Lonicera periclymenum 'Serotina'
Common Name: woodbine
Type: Vine
Family: Caprifoliaceae
Zone: 5 to 9
Height: 10.00 to 20.00 feet
Spread: 3.00 to 6.00 feet
Bloom Time: July to frost
Bloom Description: Dark red outside and yellow and white inside
Sun: Full sun to part shade
Water: Medium
Maintenance: Low
Flower: Showy, Fragrant
Attracts: Birds, Hummingbirds
Fruit: Showy
Tolerate: Deer, Black Walnut

Culture

Winter hardy to USDA Zone 4 where it is easily grown in humusy, organically rich, medium moisture, well-drained soils in full sun to part shade. Best sited in hot summer climates in locations with part afternoon shade. Plants have some drought tolerance once established. Prune as needed immediately after flowering.

Noteworthy Characteristics

Lonicera periclymenum, commonly called woodbine or European honeysuckle, is a deciduous shrub with a vine-like growth habit. It typically twines and scrambles to 12’ (infrequently to 20’) tall. It is native to Europe, North Africa and western Asia, but was introduced over time with subsequent naturalization occurring in some scattered areas of North America, primarily in Nova Scotia, Ontario, New England and the Pacific Northwest.

Ovate to obovate leaves (to 2 1/2” long) appear along the stems in pairs (two leaves per node). Leaves are dark green above and blue-green beneath. New leaves emerge lightly pubescent in spring, but mature to smooth and glaucous by summer. Two-lipped flowers (each to 2” long) bloom from summer somewhat sporadically into fall (late June-October) in 3 to 5 whorled terminal spikes. The interior of each flower is creamy white rapidly aging to yellow. The exterior is usually crimson purple, although it infrequently appears yellow, pink, or brown. Flowers are followed by red berries.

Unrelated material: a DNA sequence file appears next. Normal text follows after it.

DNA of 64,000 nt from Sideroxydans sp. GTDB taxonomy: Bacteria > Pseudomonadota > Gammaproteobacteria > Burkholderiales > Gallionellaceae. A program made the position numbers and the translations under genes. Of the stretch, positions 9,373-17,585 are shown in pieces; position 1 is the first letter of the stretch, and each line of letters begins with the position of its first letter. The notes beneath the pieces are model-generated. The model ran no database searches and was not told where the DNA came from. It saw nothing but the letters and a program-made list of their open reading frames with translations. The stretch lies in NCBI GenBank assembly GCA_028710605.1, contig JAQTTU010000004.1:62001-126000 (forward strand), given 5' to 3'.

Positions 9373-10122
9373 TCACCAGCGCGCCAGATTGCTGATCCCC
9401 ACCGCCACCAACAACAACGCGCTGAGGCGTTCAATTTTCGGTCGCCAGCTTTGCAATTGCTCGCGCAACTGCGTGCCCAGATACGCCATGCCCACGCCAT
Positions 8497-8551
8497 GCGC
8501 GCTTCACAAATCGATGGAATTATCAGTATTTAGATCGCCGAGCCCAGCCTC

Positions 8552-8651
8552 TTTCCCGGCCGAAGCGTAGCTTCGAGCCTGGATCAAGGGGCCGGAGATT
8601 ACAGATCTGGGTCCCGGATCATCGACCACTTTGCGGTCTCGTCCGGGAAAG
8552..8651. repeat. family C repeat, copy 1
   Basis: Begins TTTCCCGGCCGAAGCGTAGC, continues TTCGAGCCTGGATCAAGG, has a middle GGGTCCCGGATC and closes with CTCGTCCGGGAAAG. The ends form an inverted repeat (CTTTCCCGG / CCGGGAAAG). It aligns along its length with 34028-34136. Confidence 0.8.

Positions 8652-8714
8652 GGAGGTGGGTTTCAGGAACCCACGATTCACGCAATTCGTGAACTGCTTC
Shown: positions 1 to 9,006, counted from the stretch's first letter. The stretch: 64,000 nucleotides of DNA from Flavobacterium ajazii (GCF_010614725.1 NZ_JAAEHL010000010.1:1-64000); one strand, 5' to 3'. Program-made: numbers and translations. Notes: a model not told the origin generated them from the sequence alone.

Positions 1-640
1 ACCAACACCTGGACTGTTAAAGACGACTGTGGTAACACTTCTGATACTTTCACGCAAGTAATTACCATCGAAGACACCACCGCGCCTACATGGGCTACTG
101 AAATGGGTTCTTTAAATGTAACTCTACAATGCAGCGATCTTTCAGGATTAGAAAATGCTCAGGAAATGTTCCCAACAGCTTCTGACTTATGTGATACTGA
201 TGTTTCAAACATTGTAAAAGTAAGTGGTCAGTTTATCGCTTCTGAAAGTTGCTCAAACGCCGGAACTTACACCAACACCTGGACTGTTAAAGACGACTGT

Genus name honors Adam Lonitzer (1528-1586), German botanist, the author of an herbal (Kreuterbuch) many times reprinted between 1557 and 1783.

Specific epithet is a Greek name for honeysuckle.

‘Serotina’, sometimes commonly called late Dutch honeysuckle, is a narrow-leaved cultivar that features crimson-purple stems, blue-green leaves, tubular flowers that are purple outside and yellow inside, and a usually abundant crop of red berries. Flowering often continues somewhat sporadically in some areas throughout summer to first frost. It typically grows to as much as 20’ tall.

Problems

No serious insect or disease problems. Powdery mildew and leaf spots may occur, particularly in hot and humid summer climates such as the St. Louis area. Watch for honeysuckle aphids and scale.

Garden Uses

Generally a dense, vigorous, low maintenance, twining shrub for cool summer climates. It is a cottage garden climber that will scramble over fences or grow through small trees. Excellent for screening. Pergolas. Perhaps best sited in areas where twining stems can easily climb around garden structures. Group or mass in informal areas. Also may be grown in foundations and borders.